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Simulating arguments passing to functions with zero page

Simulating arguments passing to functions with zero page
by on (#43323)
I'm rewriting my library in asm, but still offering an API to be called from C.
cc65 implements arguments passing to function with a stack in $500 - $5FF, but I figured out a faster (I think) way to do that without the stack.

I declare some zero page variables which will be used to simulate the arguments, let's say _byte_arg_0, etc.
Then I defined a macro function with arguments, which is what the user really calls in his code, which in turn sets those zero page vars with the values of the arguments, and then calls the real .proc
The .proc reads the arguments from the zero page vars and does what it has to do, with faster zero page vars instead of a stack.

With this method, of course a routine like this cannot call itself recursively or call another routine that uses the same zero page vars. Anyway, no routine of my library will do any of both.

Also, if one of this routines, gets interrupted by an interrupt which in turn calls another of this routines, and both use the same zero page vars, there's a problem there too. I'l have to look over that.

Besides what I mentioned, does anyone think this method is good?
Does anyone detect any other problem?
Would you use this method? or is the stack method better?
( One of the reasons I don't use cc65's stack, appart from zp being faster, is that I don't fully understand it yet )

by on (#43325)
Sounds like a solid approach, with the limitations you cover, but is this optimization necessary? What sort of performance are you aiming for? What functions would this be used for? I guess thre real question is of the general API you're planning. It's a good approach overall, to write core routines in asm so that more work is done in the library and less in the inefficient C code of the user.

by on (#43341)
The functions in my library are mostly writes to PPU, OAM, APU registers, Joypad reads, and so on.

The main performance aim is already covered by re writing everything in asm as oposed to C, which was a quick approach to get things done.

I don't know how necessary this optimization is, but I think every optimization is good in NESdev, also, using a stack for arguments is only needed for recursive calls and functions which call other functions, which won't happen in my library.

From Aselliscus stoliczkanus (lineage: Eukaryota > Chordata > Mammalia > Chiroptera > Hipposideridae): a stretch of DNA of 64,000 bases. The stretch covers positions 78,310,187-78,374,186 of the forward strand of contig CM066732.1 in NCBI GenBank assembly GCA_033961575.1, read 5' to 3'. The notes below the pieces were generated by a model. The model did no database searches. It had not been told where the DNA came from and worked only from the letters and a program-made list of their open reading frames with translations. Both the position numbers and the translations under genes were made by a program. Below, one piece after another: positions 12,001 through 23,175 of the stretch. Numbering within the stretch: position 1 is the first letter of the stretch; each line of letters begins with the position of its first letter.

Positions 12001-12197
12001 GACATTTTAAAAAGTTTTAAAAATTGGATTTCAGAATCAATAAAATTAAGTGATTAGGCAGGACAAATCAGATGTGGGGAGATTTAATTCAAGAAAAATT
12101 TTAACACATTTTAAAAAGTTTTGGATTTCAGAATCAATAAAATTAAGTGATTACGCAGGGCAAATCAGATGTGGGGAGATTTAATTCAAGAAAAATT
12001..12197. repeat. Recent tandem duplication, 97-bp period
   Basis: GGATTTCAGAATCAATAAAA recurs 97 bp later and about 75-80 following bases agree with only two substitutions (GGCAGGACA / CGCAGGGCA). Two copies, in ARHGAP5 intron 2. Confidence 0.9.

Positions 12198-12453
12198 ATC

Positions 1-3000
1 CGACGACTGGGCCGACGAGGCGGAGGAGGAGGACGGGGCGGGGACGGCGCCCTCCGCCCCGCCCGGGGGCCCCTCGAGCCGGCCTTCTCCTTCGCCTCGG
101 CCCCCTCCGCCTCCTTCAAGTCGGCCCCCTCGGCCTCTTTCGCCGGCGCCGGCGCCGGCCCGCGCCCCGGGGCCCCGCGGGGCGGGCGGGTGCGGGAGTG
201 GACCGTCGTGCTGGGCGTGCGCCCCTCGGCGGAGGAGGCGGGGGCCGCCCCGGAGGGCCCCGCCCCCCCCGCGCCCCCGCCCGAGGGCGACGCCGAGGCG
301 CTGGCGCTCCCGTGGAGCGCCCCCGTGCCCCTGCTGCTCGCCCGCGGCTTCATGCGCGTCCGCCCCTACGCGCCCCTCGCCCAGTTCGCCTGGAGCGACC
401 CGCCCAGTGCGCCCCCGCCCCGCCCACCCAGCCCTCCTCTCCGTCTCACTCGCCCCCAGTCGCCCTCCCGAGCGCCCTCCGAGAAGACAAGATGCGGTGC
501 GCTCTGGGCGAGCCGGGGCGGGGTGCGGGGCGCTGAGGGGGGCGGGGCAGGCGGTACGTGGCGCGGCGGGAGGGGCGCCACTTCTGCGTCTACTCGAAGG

This approach is not only faster ( maybe unnecessarily ) but also simpler (at least for me)

The idea of the library is to cover all NES specifics, while leaving the user only the need to code the game logic in C.

by on (#43444)
You should take a look at HuC (and the source). It's a small C compile for PCE (which has a 65x variant). All the functions are written in ASM in the Clib (library). It has a "pragma fastcall" system for setting up how the arguments are going to be passed to the function in the ASM side.

An example on the C side:
Code:
/*
 * sgx_vreg( char reg )
 * sgx_vreg( char reg, int data )
 */

#pragma fastcall sgx_vreg( byte acc );
#pragma fastcall sgx_vreg( byte acc, word ax );

/*
 * sgx_load_map(int vaddr, int *bat_data, char w, char h)
 */
#pragma fastcall sgx_load_map(word di, farptr bl:si, byte cl, byte ch)



The asm library of HuC reserves some ZP registers for argument passing and such. Funny enough, their named ax,bx,cx,dx,si,di,etc even though there's no intel processor (the naming was taken from the official documentation). And the first four having al/ah, bl/bh, etc. Acc is the accumulator reg and if you specify a WORD then it's passed in A:X.

As you can see above, you can do argument overloading - having the same function name with different # of calling arguments. On the ASM side, you suffix a label with .1 or .2 - like _sgx_vreg.1. And no suffix means no arguments called.

Since the entire back end library is in ASM, tweaks / modifications / optimizations can be made with ease (relatively speaking). It's faster and more optimal than doing "user" functions for creating/extending the library. HuC builds out a rom file and also builds out an assembly and symbol file.

by on (#43645)
Petruza, i think you're doing some good work here. A simple CRT for NES is a solid idea!
I'm wondering why you think it's really necessary to recode everything in ASM. To be honest, the basic hardware setup and status reads done in the library aren't going to benefit orders of magnitude from ASM optimization. If your library included arithmetic-intensive algorithms like Bresenham or AABB-collision detection, i could see 6502 being a win, but it seems like you might want to focus on usability first, then tear down to the metal if bottlenecks present themselves.

by on (#43649)
Thanks baisoku!
Well, the reason of doing it in assembler is the following: No matter if you gain a lot of efficiency or not so much, but assembler code will always be more efficient than c code translated by cc65.

Then, doing everything in assembler would be the best option about efficiency. From my point of view, coding the game logic would be hard to do and hard to maintain in the future. But coding simple basic functions, like access to registers, is easy to do in assembler.

Then in some way there's a compensation of the efficiency lost in the game logic that the library user codes in C, and the efficiency gained in the library written in assembler.
Besides, as the NES hardware doesn't evolve, the library, hopefully, will reach a final version and never have to be touched again.

You're right, usability should be the main focus first, and the first version in C showed no bottlenecks so far, but to be honest, I felt like learning assembler and what better than coding the library with it? :D

by on (#43667)
The reason to not code in asm is that the cost outweighs the benefit in most cases. You spend time doing the asm and you end up with something worse than before. Premature optimization is a root of evil.